The triangle can be split equally in nine subtriangles, with any particular nutrient lying between 0–33 per cent, 33–67 per cent, and 67–100 per cent, respectively. By choosing 18 samples (two from each subtriangle), the analyst would be reasonably certain of covering foods characteristic of most foods. To develop further confidence in a method, samples taken from a subtriangle can be purposefully chosen to represent particular characteristics, i.e. for the 67–100 per cent carbohydrate subsection, a high fiber and a high starch sample might be used. For the 67–100 per cent fat section, a milk or animal fat and a vegetable fat might be chosen. The system could be applied to any nutrient being analyzed by using a Youden pairing technique [closely matched sample pairs as opposed to blind duplicates] (3) for determination of within laboratory variability for the analyte of interest. If difficulty is experienced with getting acceptable results for the method in question for samples from certain subtriangles, this information could be quite helpful for understanding and delineating the cause of the ineffectiveness. A similar approach had earlier been suggested for reference materials for nutrition analysis (17). The concept is extended by Tanner et al. (18).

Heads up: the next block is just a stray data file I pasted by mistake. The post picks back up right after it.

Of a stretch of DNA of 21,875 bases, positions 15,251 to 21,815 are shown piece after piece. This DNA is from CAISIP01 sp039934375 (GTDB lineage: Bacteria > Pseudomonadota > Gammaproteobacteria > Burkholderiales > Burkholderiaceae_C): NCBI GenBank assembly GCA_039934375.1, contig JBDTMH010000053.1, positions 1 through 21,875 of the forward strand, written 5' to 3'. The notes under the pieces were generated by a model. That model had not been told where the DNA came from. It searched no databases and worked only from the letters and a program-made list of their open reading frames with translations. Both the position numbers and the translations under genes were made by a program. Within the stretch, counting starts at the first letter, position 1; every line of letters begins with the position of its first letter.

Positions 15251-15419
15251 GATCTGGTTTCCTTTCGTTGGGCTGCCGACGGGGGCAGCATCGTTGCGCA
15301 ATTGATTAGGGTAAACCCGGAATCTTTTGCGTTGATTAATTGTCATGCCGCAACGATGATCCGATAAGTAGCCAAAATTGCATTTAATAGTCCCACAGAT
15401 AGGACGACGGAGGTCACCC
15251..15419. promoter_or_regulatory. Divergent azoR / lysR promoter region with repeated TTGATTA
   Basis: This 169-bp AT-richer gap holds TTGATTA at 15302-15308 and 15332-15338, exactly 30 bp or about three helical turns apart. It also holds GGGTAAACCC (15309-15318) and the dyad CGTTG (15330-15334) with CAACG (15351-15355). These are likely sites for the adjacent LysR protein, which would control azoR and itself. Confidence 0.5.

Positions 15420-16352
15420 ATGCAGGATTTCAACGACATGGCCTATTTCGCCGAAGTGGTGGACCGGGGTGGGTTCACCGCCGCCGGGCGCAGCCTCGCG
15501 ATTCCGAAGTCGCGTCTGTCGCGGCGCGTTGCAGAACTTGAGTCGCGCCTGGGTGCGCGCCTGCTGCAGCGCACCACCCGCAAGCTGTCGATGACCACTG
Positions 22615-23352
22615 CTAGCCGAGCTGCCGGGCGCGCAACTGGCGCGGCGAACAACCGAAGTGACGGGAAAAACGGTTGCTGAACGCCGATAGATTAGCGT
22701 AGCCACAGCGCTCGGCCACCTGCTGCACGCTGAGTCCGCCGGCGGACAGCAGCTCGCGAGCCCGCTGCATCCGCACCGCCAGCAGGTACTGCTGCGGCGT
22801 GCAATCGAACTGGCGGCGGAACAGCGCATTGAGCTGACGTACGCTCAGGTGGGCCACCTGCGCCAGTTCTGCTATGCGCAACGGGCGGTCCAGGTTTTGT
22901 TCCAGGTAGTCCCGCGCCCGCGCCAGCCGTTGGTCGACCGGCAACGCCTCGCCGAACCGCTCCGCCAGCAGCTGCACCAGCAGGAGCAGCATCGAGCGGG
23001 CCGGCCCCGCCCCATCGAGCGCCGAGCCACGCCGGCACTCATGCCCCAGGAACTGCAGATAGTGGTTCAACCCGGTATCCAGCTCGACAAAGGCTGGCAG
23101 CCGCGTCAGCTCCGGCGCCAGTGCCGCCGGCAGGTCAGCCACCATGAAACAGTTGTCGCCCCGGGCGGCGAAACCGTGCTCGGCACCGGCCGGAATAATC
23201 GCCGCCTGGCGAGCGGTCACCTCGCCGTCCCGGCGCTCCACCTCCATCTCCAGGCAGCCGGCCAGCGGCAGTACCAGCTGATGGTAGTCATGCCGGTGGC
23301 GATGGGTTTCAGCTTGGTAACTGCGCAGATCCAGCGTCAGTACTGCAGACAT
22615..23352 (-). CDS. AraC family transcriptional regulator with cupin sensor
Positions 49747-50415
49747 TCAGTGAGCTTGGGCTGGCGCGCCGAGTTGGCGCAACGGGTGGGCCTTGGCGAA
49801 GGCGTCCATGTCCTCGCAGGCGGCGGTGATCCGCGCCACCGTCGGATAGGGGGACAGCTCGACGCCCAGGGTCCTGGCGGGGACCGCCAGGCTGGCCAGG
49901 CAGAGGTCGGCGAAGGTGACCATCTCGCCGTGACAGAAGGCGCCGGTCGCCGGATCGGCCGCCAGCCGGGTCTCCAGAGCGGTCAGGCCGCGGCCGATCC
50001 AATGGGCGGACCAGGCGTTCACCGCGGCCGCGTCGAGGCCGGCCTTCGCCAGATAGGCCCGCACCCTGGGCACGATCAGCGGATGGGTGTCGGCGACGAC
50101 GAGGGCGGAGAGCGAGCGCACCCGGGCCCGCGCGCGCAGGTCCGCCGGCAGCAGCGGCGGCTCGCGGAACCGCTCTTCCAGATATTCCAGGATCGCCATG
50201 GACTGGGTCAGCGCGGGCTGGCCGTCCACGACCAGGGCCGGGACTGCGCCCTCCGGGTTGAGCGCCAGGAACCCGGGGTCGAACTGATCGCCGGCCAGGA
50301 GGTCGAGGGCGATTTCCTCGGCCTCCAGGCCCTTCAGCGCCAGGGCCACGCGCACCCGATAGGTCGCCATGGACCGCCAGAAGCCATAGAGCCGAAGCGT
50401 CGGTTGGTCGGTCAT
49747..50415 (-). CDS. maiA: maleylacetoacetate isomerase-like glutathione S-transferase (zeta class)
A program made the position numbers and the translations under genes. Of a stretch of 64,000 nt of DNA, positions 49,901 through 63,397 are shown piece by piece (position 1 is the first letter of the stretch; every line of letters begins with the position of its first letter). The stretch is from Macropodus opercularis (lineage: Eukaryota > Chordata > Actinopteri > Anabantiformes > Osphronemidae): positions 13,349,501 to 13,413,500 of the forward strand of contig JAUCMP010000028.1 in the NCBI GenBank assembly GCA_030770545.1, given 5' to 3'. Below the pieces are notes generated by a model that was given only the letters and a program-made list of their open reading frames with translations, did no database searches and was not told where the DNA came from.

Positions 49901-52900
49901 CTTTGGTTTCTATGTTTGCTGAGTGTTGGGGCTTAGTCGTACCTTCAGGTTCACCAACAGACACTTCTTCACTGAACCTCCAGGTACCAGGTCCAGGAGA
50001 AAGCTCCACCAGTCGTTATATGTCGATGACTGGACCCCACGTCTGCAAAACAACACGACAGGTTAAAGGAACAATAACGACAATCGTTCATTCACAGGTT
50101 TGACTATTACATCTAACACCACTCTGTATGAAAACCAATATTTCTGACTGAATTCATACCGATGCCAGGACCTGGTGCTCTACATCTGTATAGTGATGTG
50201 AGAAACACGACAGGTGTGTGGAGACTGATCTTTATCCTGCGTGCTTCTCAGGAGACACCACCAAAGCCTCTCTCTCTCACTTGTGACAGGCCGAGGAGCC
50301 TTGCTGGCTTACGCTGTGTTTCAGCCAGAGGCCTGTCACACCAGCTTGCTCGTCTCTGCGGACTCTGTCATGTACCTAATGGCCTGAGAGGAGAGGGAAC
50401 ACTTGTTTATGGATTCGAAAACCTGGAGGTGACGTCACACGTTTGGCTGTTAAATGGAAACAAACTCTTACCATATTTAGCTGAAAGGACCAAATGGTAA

• Conclusion

The task force has completed its objectives and reported the results of its deliberations on an ongoing basis in The Referee, the official house organ of AOAC. The final report has been published (19). The task force disbanded at the July 1993 Annual Meeting of AOAC INTERNATIONAL.

• References

(1)   Anon. (Nov 27, 1991) Federal Register 56, no 229, 60301–60891

(2)   Official Methods of Analysis, (1920, 1925, 1930, 1935, 1940, 1945, 1950, 1955, 1960, 1965, 1970, 1975, 1980, 1985, 1990) Association of Official Analytical Chemists, Arlington, VA

(3)   Manual for the Development, Study, Review, and Approval Process for AOAC Official Methods (1993) AOAC INTERNATIONAL, Arlington, VA

(4)   Nutrient Labeling Task Force (1992) The Referee 16, 1, 7–12

(5)   Official Methods of Analysis (1990) 15th Ed., secs 1045–1047, AOAC, Arlington, VA

(6)   DeVries, J.W. (1985) in Methods of Vitamin Assay, J. Augustin, B.P. Klein, D. Becker, & P.B. Venugopal, (Eds.), John Wiley and Sons, New York, NY

(7)   Nutrient Labeling Task Force (1992) The Referee 16, 5–10

(8)   Anon. (1993) Federal Register 58, 2086–2093

(9)   Anon. (1993) The Referee 17, 6–9

(10) Anon. (1992) The Referee 16, 4–5

(11) Anon. (1993) The Referee 17, 6–8

(12) Anon. (1993) Federal Register 58, 631–2063

(13) Anon. (1993) Federal Register 58, 2065–2964

(14) Nutrient Labeling Task Force (1993) The Referee 17, 6–10

(15) Nutrient Labeling Task Force (1993) The Referee 17, 6–8

(16) Anon. (1993) The Referee 17, 1, 6–7

(17) Southgate, D.A.T. (1987) Fres. J. Anal. Chem. 326, 660–664

(18) Tanner, J.T., Wolf, W.R., & Horwitz, W. (1995) in Quality and Accessibility Food-Related Data, H. Greenfield (Ed.), AOAC INTERNATIONAL, Arlington, VA, pp. 99–104

(19) Methods of Analysis for Nutrition Labeling (1993), D.M. Sullivan, & D.E. Carpenter, (Eds.), AOAC INTERNATIONAL, Arlington, VA, pp. 33–83

Analysis and Classification of Digestible and Undigestible Carbohydrates

Nils-Georg Asp

Department of Applied Nutrition and Food Chemistry, Lund University, Chemical Center, PO Box 124, S-221 00 Lund, Sweden